16. Eat 15 cherries a day. Studies find the anthocyanins (plant chemicals) that give cherries their scarlet color also work to lower levels of uric acid in blood, a marker for heart attacks and stroke. Cherries out of season? Try sprinkling dried cherries on your salad or substituting a cup of cherry juice for orange juice in the morning.
17. Eat one cup of beans per day. Do that and you’ll be getting at least 300 micrograms of folate. A study from Tulane in New Orleans found people who consumed at least that much folate slashed their risk of stroke 20 percent and their risk of heart disease 13 percent more than those who got less than 136 mcg per day of the B vitamin. Not into beans? Try an orange (55 mcg), spinach (58 mcg in 1 cup raw spinach) romaine lettuce (62 mcg in 1 cup), or tomatoes (27 mcg in 1 cup). Since January 1998, wheat flour has been fortified with folic acid, the synthetic form of folate, adding an estimated 100 mcg per day to the average diet.
18. Eat an orange every day. Or drink a glass of orange juice. Oranges, as you know, are a great source of vitamin C. Studies suggest diets high in this vitamin may reduce your risk of stroke, especially if you smoke. Tired of oranges? Substitute a bowlful of strawberries, a serving of brussels sprouts or broccoli, or a chopped red bell pepper, all excellent sources of vitamin C.
19. Skip the soda and have orange juice instead. The reason has to do with inflammation, the body’s response to damage or injury. Chronic inflammation, linked to heart disease, is significantly affected by what you eat. For instance, researchers at the State University of New York found that drinking glucose-sweetened water triggered an inflammatory response in volunteers, but drinking the same calories in a glass of orange juice didn’t. They theorize that the anti-inflammatory effects of vitamin C and various flavonoids in juice may provide some protection. Choose 100 percent juice instead of drinks that are mostly sweetened, flavored water. Other studies on orange juice find it can increase blood levels of heart-protective folate almost 45 percent and reduce levels of heart-damaging homocysteine by 11 percent.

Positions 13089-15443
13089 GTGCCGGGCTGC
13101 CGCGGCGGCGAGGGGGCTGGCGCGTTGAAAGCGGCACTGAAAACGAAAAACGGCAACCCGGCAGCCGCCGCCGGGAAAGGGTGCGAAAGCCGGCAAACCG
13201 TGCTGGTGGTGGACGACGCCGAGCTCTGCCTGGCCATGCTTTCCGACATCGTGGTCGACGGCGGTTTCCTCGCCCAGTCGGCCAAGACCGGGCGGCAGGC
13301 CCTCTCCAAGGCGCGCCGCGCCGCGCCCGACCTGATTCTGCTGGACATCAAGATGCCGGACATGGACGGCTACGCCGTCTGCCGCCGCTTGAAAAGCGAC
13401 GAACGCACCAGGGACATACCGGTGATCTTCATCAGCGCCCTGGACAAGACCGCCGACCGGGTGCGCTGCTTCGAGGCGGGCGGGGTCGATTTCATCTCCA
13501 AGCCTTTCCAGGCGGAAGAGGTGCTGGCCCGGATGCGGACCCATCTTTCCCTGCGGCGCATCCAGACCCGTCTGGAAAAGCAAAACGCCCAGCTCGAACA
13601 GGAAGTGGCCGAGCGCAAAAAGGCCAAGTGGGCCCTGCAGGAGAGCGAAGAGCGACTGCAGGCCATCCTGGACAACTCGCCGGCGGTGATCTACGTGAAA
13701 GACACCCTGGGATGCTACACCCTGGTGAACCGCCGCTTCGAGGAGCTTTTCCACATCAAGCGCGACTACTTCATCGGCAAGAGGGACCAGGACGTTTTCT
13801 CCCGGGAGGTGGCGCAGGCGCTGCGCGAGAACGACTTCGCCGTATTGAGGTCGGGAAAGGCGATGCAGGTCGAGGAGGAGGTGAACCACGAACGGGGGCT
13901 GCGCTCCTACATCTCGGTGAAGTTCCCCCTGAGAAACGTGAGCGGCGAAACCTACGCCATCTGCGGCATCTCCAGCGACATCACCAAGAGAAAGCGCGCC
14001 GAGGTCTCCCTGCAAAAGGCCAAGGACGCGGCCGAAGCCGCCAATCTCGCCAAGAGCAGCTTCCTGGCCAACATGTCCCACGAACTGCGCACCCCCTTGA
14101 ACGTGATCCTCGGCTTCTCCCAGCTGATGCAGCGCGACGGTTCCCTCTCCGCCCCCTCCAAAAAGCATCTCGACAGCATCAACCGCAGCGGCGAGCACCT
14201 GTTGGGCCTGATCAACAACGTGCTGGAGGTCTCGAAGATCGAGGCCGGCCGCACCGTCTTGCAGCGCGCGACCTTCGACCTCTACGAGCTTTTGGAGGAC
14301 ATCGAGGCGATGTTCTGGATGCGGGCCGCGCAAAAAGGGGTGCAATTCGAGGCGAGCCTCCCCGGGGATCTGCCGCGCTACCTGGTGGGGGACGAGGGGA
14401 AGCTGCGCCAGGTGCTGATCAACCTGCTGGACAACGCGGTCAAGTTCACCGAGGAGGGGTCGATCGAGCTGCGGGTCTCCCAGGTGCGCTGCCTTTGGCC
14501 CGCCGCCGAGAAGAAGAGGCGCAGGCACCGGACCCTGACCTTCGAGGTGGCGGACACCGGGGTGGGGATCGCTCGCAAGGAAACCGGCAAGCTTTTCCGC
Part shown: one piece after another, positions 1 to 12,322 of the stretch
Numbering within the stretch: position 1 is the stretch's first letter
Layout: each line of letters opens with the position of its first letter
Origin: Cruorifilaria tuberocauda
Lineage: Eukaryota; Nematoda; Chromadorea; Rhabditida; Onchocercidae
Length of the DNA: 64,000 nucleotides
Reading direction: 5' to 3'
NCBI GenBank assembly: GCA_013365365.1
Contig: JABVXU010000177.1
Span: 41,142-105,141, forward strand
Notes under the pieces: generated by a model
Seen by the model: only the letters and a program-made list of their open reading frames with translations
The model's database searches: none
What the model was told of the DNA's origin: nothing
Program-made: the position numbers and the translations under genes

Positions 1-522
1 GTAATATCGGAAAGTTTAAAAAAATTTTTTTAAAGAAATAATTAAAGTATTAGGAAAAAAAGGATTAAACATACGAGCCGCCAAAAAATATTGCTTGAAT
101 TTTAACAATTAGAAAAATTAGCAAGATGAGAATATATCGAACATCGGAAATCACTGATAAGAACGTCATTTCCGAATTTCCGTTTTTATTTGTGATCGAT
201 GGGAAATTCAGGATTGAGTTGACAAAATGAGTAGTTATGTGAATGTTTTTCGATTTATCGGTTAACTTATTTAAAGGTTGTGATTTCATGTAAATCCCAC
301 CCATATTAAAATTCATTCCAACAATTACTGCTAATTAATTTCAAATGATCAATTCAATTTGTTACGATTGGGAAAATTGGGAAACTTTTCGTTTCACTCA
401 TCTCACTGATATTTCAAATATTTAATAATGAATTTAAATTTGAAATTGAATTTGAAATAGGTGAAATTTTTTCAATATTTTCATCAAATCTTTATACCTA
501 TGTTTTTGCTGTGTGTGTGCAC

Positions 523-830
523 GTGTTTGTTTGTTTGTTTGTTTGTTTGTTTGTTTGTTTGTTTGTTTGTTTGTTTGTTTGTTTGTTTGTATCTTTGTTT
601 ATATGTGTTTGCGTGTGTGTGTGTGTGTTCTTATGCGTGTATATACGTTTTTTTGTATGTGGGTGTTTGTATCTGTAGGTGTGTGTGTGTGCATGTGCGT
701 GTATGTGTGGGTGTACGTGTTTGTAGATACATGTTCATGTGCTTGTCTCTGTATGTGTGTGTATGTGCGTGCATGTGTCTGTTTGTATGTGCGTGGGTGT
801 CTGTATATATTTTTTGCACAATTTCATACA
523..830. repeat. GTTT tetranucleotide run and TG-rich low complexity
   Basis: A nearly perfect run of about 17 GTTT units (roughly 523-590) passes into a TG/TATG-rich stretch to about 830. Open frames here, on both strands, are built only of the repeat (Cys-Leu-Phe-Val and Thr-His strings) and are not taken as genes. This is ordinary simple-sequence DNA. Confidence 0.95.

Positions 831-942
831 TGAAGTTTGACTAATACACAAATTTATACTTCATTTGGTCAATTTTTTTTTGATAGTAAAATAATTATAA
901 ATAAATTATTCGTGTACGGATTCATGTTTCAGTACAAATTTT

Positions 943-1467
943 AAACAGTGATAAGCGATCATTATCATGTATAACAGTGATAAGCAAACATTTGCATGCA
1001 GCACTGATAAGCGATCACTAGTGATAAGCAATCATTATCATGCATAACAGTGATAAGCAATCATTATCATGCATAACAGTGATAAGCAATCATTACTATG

20. Drink an 8-ounce glass of water every two hours. A study from Loma Linda University in California found that women who drank more than five glasses of water a day were half as likely to die from a heart attack as those who drank less than two. This is likely due to the fact that maintaining good hydration keeps blood flowing well; dehydration can cause sluggish blood flow and increase the risk of clots forming. Water works best when it comes to improving blood flow; soda is worthless.
21. Cook with ginger or turmeric twice a week. They have anti-inflammatory benefits, and inflammation is a major contributor to heart disease.
22. Go to the loo whenever you feel the urge. Research at Taiwan University found that a full bladder causes your heart to beat faster and puts added stress on coronary arteries, triggering them to contract, which could lead to a heart attack in people who are vulnerable.